Toward the end of November, Mama was hospitalized again for pneumonia, and this time the whole family was mobilized.
She was in the intensive care unit first for five days, but on Dec. 4, after 12 days, we brought her home, bedridden but responsive. She had a feeding tube and a drain for the fluid in her right lung. We enlisted the services of a palliative care group, which meant she had 24-hour nursing care.
Since we shared a big room, there was constant activity—a buzzing nebulizer, a rattling oxygen concentrator, movement, lights, a change of shift for the nurses at 6 a.m. I am not exaggerating when I say that from the time we took her home to the time Mama died, I did not get a straight night’s sleep—except when I went out of town on assignment once, and stayed an extra night in Bohol just so I could sleep in before my flight.
It also meant I spent my weekends scouring multiple drugstores for medicines and supplies, doing groceries for a suddenly inflated household, and relying heavily on Dang, now promoted to chief cook.
I would say hello to Mama as I came and went each day, and she was still lucid, saying “I love you” often. And yes, prayer and my medications kept me afloat—which is why I will remain an advocate of supervised mental illness medication until I die.
That Christmas, also Mama’s last, the family was complete for the first time in years. My psychiatrist had advised me to say a gradual goodbye, so I would not have such a hard time when Mama died. It was a belief in some religions, she told me, that the spirit dissipates gradually, not in one fell swoop at the time of death.
When the clock struck 12 that night and people greeted each other, I saw Mama clutching a teddy bear her grandson had given her, oblivious to the occasion—and I cried, realizing that my mother really wasn’t quite there anymore.
Her deterioration continued. Her “I love you” turned into indistinguishable sounds, until she stopped speaking. I prayed the Rosary in her ear and reminded her frequently that if she was tired, it was okay to go. I told my two brothers to stop telling her to fight, to give her permission to leave, and to reassure her we would be okay.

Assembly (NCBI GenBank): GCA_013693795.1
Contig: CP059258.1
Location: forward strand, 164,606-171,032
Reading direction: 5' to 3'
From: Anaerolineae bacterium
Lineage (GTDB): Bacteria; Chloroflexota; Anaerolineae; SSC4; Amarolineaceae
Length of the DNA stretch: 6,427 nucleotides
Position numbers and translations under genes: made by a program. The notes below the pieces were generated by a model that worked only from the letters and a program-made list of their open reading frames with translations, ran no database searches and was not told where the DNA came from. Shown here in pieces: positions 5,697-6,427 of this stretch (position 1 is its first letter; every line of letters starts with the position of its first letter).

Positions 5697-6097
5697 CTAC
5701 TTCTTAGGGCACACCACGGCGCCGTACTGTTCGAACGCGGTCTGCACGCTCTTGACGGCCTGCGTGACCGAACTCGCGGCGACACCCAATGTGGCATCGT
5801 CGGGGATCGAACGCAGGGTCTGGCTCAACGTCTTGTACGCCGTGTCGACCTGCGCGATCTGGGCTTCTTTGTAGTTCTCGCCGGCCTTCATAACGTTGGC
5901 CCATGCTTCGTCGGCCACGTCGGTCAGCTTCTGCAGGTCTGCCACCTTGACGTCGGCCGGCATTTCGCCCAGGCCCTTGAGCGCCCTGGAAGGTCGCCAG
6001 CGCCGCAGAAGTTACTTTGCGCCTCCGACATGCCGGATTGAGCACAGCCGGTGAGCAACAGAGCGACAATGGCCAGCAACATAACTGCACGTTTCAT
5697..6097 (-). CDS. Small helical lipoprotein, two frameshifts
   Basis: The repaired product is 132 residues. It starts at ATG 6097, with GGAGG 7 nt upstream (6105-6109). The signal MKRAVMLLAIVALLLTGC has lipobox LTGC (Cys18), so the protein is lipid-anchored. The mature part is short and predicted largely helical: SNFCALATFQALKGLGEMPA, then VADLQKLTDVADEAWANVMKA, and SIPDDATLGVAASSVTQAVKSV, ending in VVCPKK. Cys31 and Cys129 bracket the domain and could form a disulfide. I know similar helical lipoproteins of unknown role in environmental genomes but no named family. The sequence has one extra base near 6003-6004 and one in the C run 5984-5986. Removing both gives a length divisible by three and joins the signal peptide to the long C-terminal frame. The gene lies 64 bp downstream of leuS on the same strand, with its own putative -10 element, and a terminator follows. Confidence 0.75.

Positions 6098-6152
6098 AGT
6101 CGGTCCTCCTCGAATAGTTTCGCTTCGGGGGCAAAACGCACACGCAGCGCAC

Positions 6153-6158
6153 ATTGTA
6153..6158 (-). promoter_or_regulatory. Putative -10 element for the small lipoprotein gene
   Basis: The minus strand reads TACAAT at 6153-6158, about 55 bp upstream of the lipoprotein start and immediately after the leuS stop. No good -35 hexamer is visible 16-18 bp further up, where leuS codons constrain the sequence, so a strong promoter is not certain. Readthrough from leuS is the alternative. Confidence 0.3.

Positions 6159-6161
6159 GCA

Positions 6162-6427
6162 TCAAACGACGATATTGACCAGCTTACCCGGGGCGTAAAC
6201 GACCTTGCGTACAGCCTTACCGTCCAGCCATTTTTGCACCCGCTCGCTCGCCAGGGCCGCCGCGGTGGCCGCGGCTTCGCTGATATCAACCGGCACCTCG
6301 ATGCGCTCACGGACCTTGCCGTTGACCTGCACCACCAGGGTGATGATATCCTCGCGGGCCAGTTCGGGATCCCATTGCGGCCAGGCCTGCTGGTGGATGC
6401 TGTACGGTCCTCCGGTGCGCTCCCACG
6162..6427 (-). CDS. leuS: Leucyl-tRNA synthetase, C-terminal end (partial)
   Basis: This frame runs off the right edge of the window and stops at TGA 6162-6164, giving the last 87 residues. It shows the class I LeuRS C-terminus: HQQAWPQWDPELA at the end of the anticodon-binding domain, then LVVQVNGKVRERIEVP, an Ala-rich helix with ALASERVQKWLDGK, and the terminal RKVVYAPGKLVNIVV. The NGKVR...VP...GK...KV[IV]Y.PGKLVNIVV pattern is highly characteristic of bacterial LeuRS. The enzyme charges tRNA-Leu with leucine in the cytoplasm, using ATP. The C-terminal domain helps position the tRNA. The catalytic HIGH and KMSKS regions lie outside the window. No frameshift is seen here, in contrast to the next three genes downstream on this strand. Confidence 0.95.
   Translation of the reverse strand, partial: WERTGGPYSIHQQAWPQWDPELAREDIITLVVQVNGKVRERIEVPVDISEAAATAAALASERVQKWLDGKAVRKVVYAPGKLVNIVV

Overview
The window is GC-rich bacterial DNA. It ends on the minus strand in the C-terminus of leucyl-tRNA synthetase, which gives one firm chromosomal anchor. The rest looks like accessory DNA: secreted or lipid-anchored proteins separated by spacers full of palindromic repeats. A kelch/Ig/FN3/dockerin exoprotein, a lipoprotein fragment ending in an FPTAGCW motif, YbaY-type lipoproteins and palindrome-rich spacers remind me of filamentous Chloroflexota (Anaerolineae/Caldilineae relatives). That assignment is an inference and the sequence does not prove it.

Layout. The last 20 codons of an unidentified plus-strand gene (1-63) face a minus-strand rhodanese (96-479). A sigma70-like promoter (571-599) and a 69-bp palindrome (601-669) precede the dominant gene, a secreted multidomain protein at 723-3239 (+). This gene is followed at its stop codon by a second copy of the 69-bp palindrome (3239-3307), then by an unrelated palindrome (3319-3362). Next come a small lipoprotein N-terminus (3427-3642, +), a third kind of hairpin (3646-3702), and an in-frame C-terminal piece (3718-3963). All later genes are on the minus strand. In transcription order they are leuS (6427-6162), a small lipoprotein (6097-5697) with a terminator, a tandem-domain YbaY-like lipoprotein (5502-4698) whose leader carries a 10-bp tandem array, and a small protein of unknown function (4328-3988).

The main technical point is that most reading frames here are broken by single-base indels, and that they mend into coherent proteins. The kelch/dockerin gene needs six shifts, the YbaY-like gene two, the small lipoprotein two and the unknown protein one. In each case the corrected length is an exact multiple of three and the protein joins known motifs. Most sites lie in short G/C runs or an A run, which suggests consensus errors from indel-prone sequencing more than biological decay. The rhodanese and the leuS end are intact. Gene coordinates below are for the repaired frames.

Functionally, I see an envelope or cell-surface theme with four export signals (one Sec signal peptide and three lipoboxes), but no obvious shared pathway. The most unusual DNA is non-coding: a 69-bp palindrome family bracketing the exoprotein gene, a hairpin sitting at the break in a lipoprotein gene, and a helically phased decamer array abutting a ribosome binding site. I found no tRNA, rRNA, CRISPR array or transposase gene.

My own slow goodbye was easier than I thought. I would speak to Mama, but she could no longer focus, staring into space. She became thinner, smaller; she no longer even tried to cover herself in modesty when the nurse changed her diaper. I’m not ashamed to say that, seeing this shadow of what my mother used to be, I sometimes prayed that God would take her home.
It was Valentine’s Day, a Friday, when, walking around the mall before heading to work, I saw a card for “Mother” displayed in a bookstore window—and it hit me like a ton of bricks that my mother was gone, and she wasn’t coming back. I wandered around Rockwell in tears under dark glasses, seeing nothing. All the memories, good and bad, came flooding back in huge waves.
Because yes, there were so many good memories, as well. Mama and I traveled, laughed; I took her to dinners and shows. When times were easy, they were wonderful. It was in times of crisis that I realized I could not turn to my mother for enough emotional support. I wouldn’t be surprised if she thought the same about me, when I had grown older and become a “disobedient” adult, even as I never abandoned her. We just didn’t have that kind of relationship.
The idea used to sadden me, as I know women who grew up calling their mothers their “best friend,” something I could never quite do. I guess we were proof that you shouldn’t impose expectations and roles on the people in your life—not even your family.
I’m glad I stood my ground, though. Yes, I also have friends who suffered psychic damage in the hands of a clueless parent. I learned that loving and respecting your parent does not mean letting yourself be swallowed whole. It means setting boundaries, and not losing yourself in their service, no matter how noble that sounds. Otherwise, you will have nothing left, and you may spend your days seething in frustration—a toxic seething that hurt me when I was younger. When I was still so angry and relatives would chatter about how Mama had me to take care of her in her old age, I wanted to slap them.
The resentment melted away in the face of Mama’s fragility, when I realized I no longer had to defend myself—and when she, I believe, finally accepted that she could not and did not have to run my life. I am grateful that, in the last years of her life, all the pain and conflict of the past had ceased to matter.
Ever proper, Mama chose the perfect time to go. Her doctor had made an emergency visit that Monday because of falling oxygen levels, and gave her 24 to 48 hours; she lasted until Saturday afternoon. Macky, the same nurse who first accompanied her in the ambulance home, told me, “Ma’am, hindi na tatagal si Lola.”
I had already repeatedly asked for her forgiveness, but it was only at that moment that I thought of whispering that I forgave her, too. Mama, with all her pride, would probably have wondered what she had to be forgiven for. But I felt she needed to hear it.
Her breathing slowed, her heartbeat weakened, until, with all of us around her, Mama gently breathed her last—just as I had hoped. Like I wrote on Facebook, in the end, there was nothing but love.
She had a short, beautiful wake, and we buried Mama on March 4. I will love and miss my mother for the rest of my life.
Ten days later, we were on lockdown—and I am thankful that she left when she did.